NORFOLK, Va. — A recent study showed more women decided to freeze their eggs during the pandemic for fertility treatment in months or years ahead.
Sheila, a Richmond physician, is one of those women.
"What I did know was at the time I was not ready for a child, I was pretty much focused on my professional development," she said.
Sheila said she started thinking about freezing her eggs when she turned 30 and time kept ticking.
"My friends reminded me: 'Hey, didn't you say you were going to do this?'" Sheila said. "And I was like, 'Yeah, yeah,' and then Covid hit and then I was stuck only working and I couldn't see my family, and suddenly I was 38!"
Now, she's about to undergo her third round. And she's not alone; fertility clinics have been buzzing during the pandemic shutdown. Dr. Anish Shah is working with Sheila at Shady Grove Fertility in Richmond. He said there's been a common theme with his patients.
"They say right now, 'I can't do anything about that because I can't socialize so maybe I can freeze my eggs and have a family building in the near future,'" Dr. Shah explained.
Dr. Robin Poe-Ziegler from New Hope Center for Reproductive Medicine in Virginia Beach is also seeing a boost.
"What we saw was a tripling in the number of egg vitrification cycles from 2019-2020," she explained. "They weren't spending money on vacations, going out to dinner because they couldn't it ended up they were saving that money and now they were able to do their treatment cycles that many didn't have the insurance coverage for."
So what exactly does egg freezing entail? Dr. Shah says the ideal candidate is aged 38 or under. The process can cost around $10,000 a cycle.
Sheila considers it an investment that is best planned for.
"For me, it was no coverage whatsoever, so every ultrasound, every blood test, every med... I had to pay out of pocket, " Sheila said.
The egg freezing process involves hormone injections and depends on timing, which became easier for some patients who found themselves suddenly working from home and not traveling.
"We give you some hormones to grow those eggs and we'll go get those eggs over the course of two weeks," Dr. Shah explained. "We'll prepare your body and retrieve those eggs in an in-office procedure."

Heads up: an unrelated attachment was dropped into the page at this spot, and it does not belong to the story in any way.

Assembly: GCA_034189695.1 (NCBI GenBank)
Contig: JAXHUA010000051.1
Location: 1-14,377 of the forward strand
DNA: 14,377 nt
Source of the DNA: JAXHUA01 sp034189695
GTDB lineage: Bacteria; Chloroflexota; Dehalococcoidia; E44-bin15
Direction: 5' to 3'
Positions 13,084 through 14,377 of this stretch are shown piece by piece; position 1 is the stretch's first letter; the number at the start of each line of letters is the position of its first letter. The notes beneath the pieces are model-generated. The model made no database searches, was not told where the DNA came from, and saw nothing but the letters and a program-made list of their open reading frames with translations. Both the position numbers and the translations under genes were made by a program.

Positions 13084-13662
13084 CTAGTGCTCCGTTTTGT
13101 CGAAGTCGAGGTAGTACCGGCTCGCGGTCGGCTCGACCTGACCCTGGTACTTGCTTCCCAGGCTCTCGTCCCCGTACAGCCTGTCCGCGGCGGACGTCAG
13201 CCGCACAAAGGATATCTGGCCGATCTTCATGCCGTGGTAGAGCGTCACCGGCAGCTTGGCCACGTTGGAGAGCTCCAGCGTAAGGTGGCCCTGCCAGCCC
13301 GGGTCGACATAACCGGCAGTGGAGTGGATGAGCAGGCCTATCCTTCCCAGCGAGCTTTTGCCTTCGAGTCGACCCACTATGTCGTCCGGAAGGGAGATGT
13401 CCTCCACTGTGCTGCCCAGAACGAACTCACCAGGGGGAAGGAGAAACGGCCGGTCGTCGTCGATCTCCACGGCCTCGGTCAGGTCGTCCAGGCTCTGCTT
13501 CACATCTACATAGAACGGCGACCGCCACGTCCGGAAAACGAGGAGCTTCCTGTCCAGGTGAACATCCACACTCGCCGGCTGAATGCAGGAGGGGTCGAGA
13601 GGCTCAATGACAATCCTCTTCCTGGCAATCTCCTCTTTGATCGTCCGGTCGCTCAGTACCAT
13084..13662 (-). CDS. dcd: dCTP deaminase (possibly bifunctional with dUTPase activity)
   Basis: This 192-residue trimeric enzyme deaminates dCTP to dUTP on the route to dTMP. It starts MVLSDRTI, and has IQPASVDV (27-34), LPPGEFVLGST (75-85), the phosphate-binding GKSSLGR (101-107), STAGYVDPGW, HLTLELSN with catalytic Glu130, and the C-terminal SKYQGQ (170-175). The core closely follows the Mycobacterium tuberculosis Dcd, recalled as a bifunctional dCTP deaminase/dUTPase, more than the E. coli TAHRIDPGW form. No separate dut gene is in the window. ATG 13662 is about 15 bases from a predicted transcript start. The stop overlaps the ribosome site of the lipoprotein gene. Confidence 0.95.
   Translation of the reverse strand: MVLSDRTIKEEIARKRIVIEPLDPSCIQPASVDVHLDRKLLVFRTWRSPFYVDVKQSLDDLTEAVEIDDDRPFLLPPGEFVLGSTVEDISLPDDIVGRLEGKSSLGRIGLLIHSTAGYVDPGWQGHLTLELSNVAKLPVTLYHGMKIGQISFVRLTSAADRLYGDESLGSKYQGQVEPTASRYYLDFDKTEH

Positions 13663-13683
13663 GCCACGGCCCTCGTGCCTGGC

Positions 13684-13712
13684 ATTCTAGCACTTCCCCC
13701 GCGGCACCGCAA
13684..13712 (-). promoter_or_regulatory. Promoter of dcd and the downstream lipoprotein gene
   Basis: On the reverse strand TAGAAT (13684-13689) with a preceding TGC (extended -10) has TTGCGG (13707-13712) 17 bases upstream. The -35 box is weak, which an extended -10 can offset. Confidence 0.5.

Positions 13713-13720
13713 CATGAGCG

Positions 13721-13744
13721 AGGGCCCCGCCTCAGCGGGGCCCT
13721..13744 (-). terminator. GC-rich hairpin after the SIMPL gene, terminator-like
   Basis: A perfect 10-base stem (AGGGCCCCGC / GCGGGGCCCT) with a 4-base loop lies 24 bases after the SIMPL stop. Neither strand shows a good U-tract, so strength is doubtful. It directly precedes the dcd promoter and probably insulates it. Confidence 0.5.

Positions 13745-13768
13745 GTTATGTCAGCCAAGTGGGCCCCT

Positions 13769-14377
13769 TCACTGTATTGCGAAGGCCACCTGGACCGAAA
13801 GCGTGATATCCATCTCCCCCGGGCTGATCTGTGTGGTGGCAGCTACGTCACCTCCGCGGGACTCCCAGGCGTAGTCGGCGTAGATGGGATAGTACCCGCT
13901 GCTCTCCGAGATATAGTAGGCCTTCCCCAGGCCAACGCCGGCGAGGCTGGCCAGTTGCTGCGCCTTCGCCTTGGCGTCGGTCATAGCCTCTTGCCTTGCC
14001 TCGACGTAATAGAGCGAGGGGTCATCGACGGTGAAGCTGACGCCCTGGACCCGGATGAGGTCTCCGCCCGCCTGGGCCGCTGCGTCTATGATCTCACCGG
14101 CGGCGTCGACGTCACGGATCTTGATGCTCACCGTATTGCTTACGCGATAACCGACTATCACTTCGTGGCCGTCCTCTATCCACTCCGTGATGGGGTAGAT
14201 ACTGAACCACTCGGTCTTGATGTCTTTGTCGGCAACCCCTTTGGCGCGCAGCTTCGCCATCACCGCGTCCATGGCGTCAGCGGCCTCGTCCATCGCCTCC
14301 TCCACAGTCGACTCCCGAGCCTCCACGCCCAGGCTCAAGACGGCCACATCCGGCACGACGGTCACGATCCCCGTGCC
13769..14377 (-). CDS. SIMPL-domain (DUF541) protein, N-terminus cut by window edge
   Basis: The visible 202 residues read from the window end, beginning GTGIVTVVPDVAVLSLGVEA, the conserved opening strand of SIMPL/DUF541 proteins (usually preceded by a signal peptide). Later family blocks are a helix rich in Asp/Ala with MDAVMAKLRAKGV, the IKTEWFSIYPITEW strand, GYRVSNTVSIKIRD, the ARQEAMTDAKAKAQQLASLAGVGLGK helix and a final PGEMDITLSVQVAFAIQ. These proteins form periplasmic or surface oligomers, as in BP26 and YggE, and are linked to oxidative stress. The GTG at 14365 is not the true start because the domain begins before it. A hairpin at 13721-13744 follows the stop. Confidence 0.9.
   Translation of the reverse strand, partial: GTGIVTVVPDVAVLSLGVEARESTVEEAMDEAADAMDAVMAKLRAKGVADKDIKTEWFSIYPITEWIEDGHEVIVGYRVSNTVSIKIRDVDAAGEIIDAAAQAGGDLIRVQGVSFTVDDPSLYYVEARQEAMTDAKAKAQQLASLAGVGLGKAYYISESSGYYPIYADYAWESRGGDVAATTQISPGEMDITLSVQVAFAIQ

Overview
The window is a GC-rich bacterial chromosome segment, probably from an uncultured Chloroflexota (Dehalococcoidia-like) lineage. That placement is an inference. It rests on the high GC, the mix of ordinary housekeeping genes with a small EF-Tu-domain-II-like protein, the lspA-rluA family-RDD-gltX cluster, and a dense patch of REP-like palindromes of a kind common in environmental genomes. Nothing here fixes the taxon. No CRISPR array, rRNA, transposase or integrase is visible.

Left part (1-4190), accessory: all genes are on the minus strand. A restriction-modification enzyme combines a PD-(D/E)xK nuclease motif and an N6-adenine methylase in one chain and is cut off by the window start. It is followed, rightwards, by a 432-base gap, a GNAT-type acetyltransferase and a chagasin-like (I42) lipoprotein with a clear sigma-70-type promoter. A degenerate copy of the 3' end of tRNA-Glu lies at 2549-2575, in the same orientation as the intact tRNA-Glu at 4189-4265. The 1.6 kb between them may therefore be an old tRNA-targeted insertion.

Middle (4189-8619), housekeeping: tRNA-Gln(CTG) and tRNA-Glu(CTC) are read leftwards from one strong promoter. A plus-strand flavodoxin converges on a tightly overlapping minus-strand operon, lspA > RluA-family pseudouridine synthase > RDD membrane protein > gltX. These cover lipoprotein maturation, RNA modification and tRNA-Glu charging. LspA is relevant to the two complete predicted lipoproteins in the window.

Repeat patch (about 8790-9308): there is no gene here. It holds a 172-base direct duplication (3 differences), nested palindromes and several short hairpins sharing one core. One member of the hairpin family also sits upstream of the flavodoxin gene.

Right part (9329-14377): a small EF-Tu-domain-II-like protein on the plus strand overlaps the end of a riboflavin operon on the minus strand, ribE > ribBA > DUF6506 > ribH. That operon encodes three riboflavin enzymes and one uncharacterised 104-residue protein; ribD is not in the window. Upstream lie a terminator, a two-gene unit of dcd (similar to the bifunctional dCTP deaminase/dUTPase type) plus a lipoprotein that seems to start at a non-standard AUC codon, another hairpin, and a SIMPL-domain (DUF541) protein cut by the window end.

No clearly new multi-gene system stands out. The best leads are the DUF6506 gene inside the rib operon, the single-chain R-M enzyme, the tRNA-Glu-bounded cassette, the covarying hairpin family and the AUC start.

"The procedure is really easy, it's super-fast," Sheila recalled. "You get there in the morning [and] after two hours you're home, post-procedure barely any pain. I took some Tylenol and I was back to work the next day."
The eggs are frozen and stored until the patient is ready to have embryos created with sperm.
Dr. Robin Poe-Zeigler says the survival rate is getting better.
"They can stay there indefinitely. So there's no expiration as to the number of years that the eggs aren't going to be good," Poe-Zeigler explained. "And with this new freezing technology, the survival with the unfertilized egg really equals in my lab what that unfreezing survival rate of a frozen embryo is."
51 is the oldest age Shady Grove Fertility will transfer, but Dr. Shah says most patients circle back in their 40's.
Sheila suggests once you prepare financially, get ready to lean on your tribe.
"Surround yourself with a group of people that you can tell what you're going to do and can support you," Sheila said.
According to Shady Grove Fertility, a single egg-freezing cycle is roughly $7,500, plus the cost of medication. In general, a single cycle can average anywhere from $6,000 to $20,000. That doesn't include yearly storage costs which can be around $500.
More companies are paying for egg-freezing now, especially tech companies. There are fertility financial programs and medication discount programs so make sure you do your research.
Shady Grove Fertility's new Jones Institute location is scheduled to open on July 6 in Norfolk, so Hampton Roads area residents will have another option closer to home.